Research

Decades of mapping plankton in the Southern Ocean

Another Continuous Plankton Recorder is released from the trawl deck of the Aurora Australis. It is towed 100 metres behind the ship at about 10 metres depth, for approximately 450 nautical miles at a time. (Photo: Lloyd Symons)
Another Continuous Plankton Recorder is released from the trawl deck of the Aurora Australis. It is towed 100 metres behind the ship at about 10 metres depth, for approximately 450 nautical miles at a time. (Photo: Lloyd Symons)

Australia’s icebreaker RSV Aurora Australis has been steaming west along the 60th parallel towing a Continuous Plankton Recorder (CPR), as it heads to Davis research station.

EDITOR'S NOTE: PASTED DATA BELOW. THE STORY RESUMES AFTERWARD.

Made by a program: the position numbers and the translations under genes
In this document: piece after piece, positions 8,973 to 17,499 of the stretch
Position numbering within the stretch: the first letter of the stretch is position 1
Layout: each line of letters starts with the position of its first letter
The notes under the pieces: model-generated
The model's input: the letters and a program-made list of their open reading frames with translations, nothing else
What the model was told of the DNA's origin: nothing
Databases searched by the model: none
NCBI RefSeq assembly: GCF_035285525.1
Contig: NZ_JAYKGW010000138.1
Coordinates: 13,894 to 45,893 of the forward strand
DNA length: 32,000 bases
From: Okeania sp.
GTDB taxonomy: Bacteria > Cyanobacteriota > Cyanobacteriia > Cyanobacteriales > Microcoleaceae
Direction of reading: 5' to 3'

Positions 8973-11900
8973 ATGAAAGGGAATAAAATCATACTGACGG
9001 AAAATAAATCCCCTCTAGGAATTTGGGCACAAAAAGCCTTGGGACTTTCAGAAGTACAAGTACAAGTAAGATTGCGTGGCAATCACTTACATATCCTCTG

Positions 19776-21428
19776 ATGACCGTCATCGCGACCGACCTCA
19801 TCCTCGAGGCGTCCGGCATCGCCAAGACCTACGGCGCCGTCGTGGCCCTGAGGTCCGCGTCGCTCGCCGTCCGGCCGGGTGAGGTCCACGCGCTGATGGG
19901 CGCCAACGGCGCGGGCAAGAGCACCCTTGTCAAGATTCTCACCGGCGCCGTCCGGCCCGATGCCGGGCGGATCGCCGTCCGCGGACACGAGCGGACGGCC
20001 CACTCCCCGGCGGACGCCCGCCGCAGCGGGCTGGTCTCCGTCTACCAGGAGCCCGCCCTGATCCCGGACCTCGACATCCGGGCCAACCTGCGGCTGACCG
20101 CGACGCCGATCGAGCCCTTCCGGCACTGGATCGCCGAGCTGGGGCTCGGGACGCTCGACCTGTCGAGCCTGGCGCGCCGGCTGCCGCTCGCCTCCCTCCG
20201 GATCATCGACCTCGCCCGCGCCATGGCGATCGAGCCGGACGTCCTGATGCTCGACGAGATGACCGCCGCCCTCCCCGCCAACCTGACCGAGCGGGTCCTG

The CPR is an ingenious automatic sampling machine that traps plankton between moving sheets of silk. The silk-and-plankton sandwich is wound up in a removable cassette, driven by the passing water turning a propeller, at a constant rate of 1cm for each nautical mile travelled. Each tow lasts about 450 nautical miles, and also records ocean and climate data at the same time.

CPR surveys have been run by the Australian Antarctic Program in the Southern Ocean since 1991, involving ships from several nations. A staggering amount of data has been amassed – around 47,000 samples analysed from more than 1000 CPR tows for a total of approximately 240,000 nautical miles.

This long-term monitoring (supported by the Scientific Committee on Antarctic Research) is crucial to map the shifting patterns of plankton biodiversity in the Southern Ocean, and provide early warning signs of its changing health.

Source: Australian Government

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